Re: Athiesm versus theism; practicality of argument.
- --- In deathtoreligion@y..., proleus <no_reply@y...> wrote:
> Therefore, it can be said that thiests can never prove thier caseto
> athiests because they cannot provide evidence to supliment theiran
> arguments. All they do is argue infact, and arguing does not prove
> you right or wrong.
> It can also be said that athiest can never prove thier cast to
> thiests but we must consider the fact that from the perspective of
> athiest, it is a lack of said evidence that makes them an athiest.I disagree. Hi BTW, new to the group here, been looking for a good
place to vent, I'll let you figure out which side of the coin I'm on
The problem is not evidence or the lack thereof. Well, that is *a*
problem, but it's not *the* problem. The root of the problem is that
theists and atheists are fundamentally two different types of people.
An atheist does not need the crutch of religion (oops, gave myself
away, didn't I) to get them through the long dark night. An atheist
can accept a world that doesn't have an answer for his every
question. A theist seems to need that finality. He can't or won't
accept the notion that we're all alone in this world, and that this
is the only crack you get at bat.
Classic example, go to any funeral. Everyone talking about "god's
plan" and how glad they are that grandpa "was saved" and "he's with
Jesus now" and blah-de-blah. Tell them that he's just worm food now
and that's all there is to it, sorry, and they would reel away from
you in horror, hands over their ears yelling "na na na na na" at the
top of their lungs.
So, we (atheists) need to figure out what creates this fundamental
difference. That's how we change people. That's how we ensure our
children don't get snagged into the great mind meld. What makes one
kid give up his imaginary friends, and the other one hold on to them
for dear life? Figure that one out, and you can change the world..
- --- In deathtoreligion@y..., Captain Trips <tripsbanzai@y...> wrote:
> The leader of Israel is also their religious leader as well?With Isreal. No. They have a state religion but they have seperate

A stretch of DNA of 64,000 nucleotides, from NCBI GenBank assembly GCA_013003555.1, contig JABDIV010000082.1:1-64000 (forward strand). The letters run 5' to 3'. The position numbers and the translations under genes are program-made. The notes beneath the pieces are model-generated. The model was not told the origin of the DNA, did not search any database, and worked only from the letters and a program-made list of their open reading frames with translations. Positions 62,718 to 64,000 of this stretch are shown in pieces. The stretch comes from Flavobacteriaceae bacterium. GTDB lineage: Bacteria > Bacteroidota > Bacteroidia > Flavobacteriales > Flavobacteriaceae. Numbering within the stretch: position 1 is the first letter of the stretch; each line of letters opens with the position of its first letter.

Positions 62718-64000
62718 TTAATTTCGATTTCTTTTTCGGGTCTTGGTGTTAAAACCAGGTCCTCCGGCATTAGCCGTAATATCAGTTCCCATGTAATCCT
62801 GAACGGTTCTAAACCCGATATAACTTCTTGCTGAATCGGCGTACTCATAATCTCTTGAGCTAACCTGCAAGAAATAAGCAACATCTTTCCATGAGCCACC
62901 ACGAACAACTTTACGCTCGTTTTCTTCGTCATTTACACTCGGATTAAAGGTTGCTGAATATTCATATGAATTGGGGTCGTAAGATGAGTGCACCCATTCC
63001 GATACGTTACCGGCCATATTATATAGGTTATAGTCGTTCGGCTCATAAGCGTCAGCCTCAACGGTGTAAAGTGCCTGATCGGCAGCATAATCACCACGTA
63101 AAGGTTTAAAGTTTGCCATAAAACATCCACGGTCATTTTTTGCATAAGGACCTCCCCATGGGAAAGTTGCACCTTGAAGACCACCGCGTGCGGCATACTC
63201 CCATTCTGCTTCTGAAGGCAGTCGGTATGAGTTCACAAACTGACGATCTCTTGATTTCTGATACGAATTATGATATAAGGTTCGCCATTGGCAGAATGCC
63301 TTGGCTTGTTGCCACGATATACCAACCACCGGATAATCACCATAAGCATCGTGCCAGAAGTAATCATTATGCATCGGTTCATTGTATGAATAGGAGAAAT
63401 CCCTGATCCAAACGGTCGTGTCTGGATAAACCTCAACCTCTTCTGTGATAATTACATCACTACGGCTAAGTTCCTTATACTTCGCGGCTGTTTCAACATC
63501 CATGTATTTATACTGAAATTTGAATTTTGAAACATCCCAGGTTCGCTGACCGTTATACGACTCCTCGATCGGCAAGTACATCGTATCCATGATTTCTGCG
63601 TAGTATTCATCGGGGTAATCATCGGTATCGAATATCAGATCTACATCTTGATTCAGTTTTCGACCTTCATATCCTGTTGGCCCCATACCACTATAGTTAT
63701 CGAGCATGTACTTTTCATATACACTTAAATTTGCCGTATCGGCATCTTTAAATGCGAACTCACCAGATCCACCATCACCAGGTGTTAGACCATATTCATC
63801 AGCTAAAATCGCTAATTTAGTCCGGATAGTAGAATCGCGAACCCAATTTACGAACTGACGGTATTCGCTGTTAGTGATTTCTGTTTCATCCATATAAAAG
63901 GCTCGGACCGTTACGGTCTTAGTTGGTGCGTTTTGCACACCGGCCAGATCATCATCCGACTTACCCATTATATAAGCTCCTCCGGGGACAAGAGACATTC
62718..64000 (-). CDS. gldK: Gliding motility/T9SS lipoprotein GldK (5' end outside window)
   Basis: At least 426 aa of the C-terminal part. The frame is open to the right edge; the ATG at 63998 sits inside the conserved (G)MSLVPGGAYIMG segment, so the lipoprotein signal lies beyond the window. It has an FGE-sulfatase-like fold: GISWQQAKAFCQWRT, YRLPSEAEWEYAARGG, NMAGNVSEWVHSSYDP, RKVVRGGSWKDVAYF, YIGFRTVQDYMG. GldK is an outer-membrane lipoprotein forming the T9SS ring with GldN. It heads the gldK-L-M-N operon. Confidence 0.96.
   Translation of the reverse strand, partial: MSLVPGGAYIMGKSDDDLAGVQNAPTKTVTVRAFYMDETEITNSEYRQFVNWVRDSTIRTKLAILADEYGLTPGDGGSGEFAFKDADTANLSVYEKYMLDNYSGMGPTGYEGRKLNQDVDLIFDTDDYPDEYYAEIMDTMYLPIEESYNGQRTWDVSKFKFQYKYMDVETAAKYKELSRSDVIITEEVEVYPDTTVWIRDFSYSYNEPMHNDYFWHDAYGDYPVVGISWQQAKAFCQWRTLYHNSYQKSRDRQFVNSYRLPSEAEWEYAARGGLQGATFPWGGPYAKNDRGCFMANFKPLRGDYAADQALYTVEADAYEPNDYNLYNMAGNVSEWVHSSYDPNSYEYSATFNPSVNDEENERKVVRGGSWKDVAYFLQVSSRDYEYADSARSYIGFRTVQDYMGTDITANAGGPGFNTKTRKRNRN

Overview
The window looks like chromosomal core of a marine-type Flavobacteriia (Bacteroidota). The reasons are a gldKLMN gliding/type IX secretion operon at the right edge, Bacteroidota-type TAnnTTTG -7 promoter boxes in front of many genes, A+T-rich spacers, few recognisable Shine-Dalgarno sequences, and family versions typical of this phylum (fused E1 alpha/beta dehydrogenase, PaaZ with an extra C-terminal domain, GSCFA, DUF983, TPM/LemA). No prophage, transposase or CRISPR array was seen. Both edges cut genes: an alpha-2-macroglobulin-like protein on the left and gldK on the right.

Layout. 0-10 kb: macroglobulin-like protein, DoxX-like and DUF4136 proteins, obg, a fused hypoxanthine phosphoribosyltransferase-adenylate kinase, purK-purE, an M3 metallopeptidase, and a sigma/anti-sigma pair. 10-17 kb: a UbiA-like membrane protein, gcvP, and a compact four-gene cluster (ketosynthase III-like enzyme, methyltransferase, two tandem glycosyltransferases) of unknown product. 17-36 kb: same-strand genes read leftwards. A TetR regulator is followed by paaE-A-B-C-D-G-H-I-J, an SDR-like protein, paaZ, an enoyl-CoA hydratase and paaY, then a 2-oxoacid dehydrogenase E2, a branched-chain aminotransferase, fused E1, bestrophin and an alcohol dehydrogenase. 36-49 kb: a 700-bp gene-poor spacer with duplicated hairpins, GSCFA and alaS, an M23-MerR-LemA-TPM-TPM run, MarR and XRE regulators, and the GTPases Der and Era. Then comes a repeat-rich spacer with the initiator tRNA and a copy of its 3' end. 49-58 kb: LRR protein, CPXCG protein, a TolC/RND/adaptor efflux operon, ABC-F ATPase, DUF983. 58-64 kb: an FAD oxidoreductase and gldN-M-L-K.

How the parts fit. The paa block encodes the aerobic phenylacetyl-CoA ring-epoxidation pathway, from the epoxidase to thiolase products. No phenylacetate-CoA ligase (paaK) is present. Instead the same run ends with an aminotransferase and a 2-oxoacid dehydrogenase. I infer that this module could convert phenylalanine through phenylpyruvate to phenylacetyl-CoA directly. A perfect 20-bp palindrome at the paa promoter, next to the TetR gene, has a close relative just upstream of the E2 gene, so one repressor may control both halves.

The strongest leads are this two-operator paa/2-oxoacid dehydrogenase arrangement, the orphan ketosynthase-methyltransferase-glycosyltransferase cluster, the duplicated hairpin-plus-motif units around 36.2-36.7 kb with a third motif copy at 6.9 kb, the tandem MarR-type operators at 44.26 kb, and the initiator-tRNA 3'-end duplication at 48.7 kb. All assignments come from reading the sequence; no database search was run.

leaders for religion and politics.
> Well, as previously mentioned, history is not my forte. CurrentIn Iran. The leader of the country is a religious leader.
> events suffers as well by proxy. When I was writing that, I was
> thinking about Iran and their shaw (which is probably not spelled
> that way). Isn't he the political and religious leader of their >
> The 9/11 attacks were also perpetrated by those who combine politicsIt's actually what happens when a person believes that politics should
> with religion, but they aren't viewed in the light of this is what
> happens when you combine the two.
be dictated by religion.
> The terrorists are viewed as fanatics, on a holy war to attack theIn a way this is actually quite true. Just that they want to attack a
> religion of the west (christianity).
lot more then just christianity.
> And this unfortunate viewpoint only serves to strengthen the ties ofYes. For some christians it becomes a war against the muslims. It's
> religion and politics, to defend said religion.
good to see that it hasn't gotten to that stage and I think those
actually running it from the US axis (i.e. not bush) should be
congratulated for it. It would've been very easy to make it a
religious war (bush almost did).
> I knew I was probably wrong when I wrote that there were no modernThat is the problem. Another problem is that many christians have
> examples, but maybe the problem is that they are not being "spun" as
> problems stemming from a lack of separation between church and
> state,and thus praising our system for keeping such forces in check.
this strange idea that their religion is somehow better then any
others (in reality it's actually a good deal worse then the others)
and so they're religion wouldn't do such things.
Therefore they just can't see the problem that's staring them right in